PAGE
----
The Next Thing
AKA how I’m determined never to let myself enjoy anything ever, but how I’m trying to overcome it
Sometimes, when I’m trying to do any kind of task, I become overwhelmed by The Next Thing.
I’m writing about this behaviour because I’ve wanted to do so for a while, in the hopes of achieving a certain transparent catharsis. Describing my own behaviour helps me understand it, change it if I need to, and sparks conversations which I find helpful.
Anyway, The Next Thing usually manifests as a general inability to enjoy anything while it’s happening, and sometimes not even in retrospect.
I’m doing a task. Inside my head, that task spins off into myriad related others, which I then worry about before I need to. It’s a kind of speculative task-creation exercise that is often unhelpful and exhausting.
For example, I’ve wanted to write this post for a while, as I mentioned. I enjoy writing. But as soon as I begin doing so, I begin also worrying about:
- I should probably write more. What blog post should I write next? I really should write down some thoughts.
- How will people react to this post?
- How will I deal with that reaction? Should I write a follow-up?
- People probably won’t like it. In what way? How can I get ahead of that? And what about those who do like it— how can I best respond to them?
- Should I be writing about a mental-health-related issue? I should probably write something technical next.
- More immediately, I need to start dinner soon.
- ….fuck it.
It might sound like procrastination, but it isn’t. It doesn’t feel the same. This isn’t so much about doing something, but doing more, about getting ahead before I’ve even begun.
I do get things done; it just means that I:
- struggle through the process, and/or
- become unnecessarily stressed by it, and/or
- can’t enjoy that process or the outcome itself
In the case of writing, it makes the process more difficult than it needs to be, and makes me overly critical of the end result. Building this mental task list makes me hyper-aware of making sure I have time for All The Things, before I even know what All The Things are, or even if I need to make time for them.
Similarly, getting my wife’s Canadian visa was a tedious, bureaucratic multi-step process. However, I couldn’t enjoy the success of any of the steps on their own (and I should have, given how difficult it was) without worrying about the rest, both part of the visa process and otherwise. Even if we got that visa, what about the thing after that? What about arranging travel? Moving expenses? Moving our house? What about other documentation — drivers’ licenses, identification? What needs to come first? What about banks — what do the banks need?
And another example, since visa processes are perhaps meant to be complicated and stressful: If I finish a particular hike or climb or run or lift a new PB deadlift, I can only think about the next goal, not the one I’ve just accomplished. “That’s great, but you’ve done that now — what about the next thing that you haven’t done yet?”
I don’t see it as having done something; I see it as failing to do The Next Thing right yet.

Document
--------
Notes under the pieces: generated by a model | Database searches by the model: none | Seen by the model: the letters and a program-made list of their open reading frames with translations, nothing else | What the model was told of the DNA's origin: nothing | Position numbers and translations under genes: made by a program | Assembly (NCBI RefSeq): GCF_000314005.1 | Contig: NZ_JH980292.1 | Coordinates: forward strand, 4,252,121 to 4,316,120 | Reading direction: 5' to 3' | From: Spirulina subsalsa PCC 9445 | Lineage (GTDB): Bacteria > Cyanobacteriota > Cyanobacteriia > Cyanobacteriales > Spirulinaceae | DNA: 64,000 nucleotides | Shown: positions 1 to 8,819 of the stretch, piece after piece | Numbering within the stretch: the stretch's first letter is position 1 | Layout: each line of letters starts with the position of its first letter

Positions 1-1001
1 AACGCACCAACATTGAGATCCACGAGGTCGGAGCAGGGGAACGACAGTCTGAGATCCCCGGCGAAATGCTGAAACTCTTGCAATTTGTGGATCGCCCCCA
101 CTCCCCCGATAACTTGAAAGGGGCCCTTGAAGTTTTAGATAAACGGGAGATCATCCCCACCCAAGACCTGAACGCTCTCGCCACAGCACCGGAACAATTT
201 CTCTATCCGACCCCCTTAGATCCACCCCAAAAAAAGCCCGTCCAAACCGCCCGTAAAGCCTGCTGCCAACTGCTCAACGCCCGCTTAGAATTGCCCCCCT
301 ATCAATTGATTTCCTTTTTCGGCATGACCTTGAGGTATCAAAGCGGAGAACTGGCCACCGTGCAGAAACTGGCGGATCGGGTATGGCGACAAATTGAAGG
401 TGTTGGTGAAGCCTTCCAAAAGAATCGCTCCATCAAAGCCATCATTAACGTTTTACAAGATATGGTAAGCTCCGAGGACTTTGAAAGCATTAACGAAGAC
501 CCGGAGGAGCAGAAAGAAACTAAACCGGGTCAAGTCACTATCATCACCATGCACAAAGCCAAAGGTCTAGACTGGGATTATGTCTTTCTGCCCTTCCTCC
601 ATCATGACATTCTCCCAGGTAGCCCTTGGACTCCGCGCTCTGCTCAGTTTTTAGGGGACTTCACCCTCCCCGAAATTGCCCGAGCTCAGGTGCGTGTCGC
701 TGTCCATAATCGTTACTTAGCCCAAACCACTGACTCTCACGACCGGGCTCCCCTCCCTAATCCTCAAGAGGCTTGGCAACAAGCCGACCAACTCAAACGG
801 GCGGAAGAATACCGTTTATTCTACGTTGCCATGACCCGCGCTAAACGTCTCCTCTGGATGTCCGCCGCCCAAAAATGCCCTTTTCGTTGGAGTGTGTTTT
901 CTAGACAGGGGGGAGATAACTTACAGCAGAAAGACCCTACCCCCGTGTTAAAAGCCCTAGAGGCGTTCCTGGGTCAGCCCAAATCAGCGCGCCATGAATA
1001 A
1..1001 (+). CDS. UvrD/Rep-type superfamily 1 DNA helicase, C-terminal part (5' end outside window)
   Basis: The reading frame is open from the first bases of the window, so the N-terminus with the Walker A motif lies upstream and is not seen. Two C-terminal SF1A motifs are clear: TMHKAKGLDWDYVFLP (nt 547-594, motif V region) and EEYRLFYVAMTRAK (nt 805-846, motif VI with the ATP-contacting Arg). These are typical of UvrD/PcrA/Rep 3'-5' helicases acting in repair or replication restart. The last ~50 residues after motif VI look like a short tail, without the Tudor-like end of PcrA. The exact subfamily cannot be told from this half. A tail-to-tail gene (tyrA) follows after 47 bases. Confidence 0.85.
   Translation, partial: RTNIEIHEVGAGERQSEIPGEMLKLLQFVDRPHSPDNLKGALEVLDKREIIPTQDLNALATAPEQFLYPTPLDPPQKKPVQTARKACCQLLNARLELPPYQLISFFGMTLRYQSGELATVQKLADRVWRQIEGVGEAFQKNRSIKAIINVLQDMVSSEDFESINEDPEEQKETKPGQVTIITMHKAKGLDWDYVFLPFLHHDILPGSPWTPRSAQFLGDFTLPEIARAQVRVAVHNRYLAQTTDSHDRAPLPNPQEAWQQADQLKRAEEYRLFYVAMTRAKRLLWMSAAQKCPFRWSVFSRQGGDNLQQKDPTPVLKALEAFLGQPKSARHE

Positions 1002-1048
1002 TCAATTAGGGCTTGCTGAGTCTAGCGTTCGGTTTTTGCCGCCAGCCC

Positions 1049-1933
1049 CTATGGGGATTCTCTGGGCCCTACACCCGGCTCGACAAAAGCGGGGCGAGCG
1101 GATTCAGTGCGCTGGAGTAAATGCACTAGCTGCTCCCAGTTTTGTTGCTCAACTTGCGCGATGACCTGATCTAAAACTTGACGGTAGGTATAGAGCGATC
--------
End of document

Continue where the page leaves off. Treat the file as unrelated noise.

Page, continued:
In some cases, The Current Thing intertwines with The Next Thing(s): “After I finish A, I’m going to have to do X, Y, and then Z. Do I have time for them? How do I better prepare for them? If I need to do Y and Z, they might affects A, but how? I should look at that now, because A maybe isn’t worth doing…”
Even for something that should be stand-alone like cooking a meal: even if I make something delicious, I start thinking about the next time I make that thing — can it be better? Can I do anything differently? Should I try again next week? If so, when? Often, this means that I:
- have trouble enjoying what I’m doing and recognising its intrinsic value
- overcomplicating things(sorry to literally everyone in my life)
- once finished, no matter how well The Current Thing has gone, I have trouble enjoying it
- if there isn’t a Next Thing, I create one
It’s can be exhausting and overwhelming, but oddly enough, I’ve become used to it and can usually identify it when it’s happening. My wife’s helped me a lot with that. I’m trying to be better at:
- Realising that I’m worrying about The Next Thing.
- Taking a deep breath.
- Refocusing on The Current Thing, and reminding myself of what its value is.
- Trying to continue.
I’m learning to externalise. To step outside of my own brain and tell my wife or someone else that I’m worrying to the point of being counterproductive. I stop. I take a deep breath and a break. I try to look objectively at what I’m doing or what I’ve done so far, and see the value in having performed it — hell, even if the meal was a bad one, the act of making it has taught me something that (ideally) won’t be repeated.
Or if it is something visa-esque and comprised of multiple parts, I remember that the division of that task into multiple parts is a good thing. It makes a big task more manageable, and each piece has its own value.
That’s key to me not worrying about The Next Thing, or spinning off multitudes of them and building endless to-dos in my head. This is because the biggest problem with The Next Thing is that if I see the completed whole as the only thing that has value, I ensure my own dissatisfaction, because there will always be more Next Things. If there objectively isn’t, I’ll make one.
So I’m learning to enjoy the standalone, the pieces, the fragments — and what they teach me. For me, this learning manifests as taking a deep breath and a step back, reaching out to other people, and generally being simultaneously kinder and harsher with myself.
Slowly but surely, I’m working on worrying less about The Next Thing, and recognising the value of The Current Thing. It makes both my present and the future better.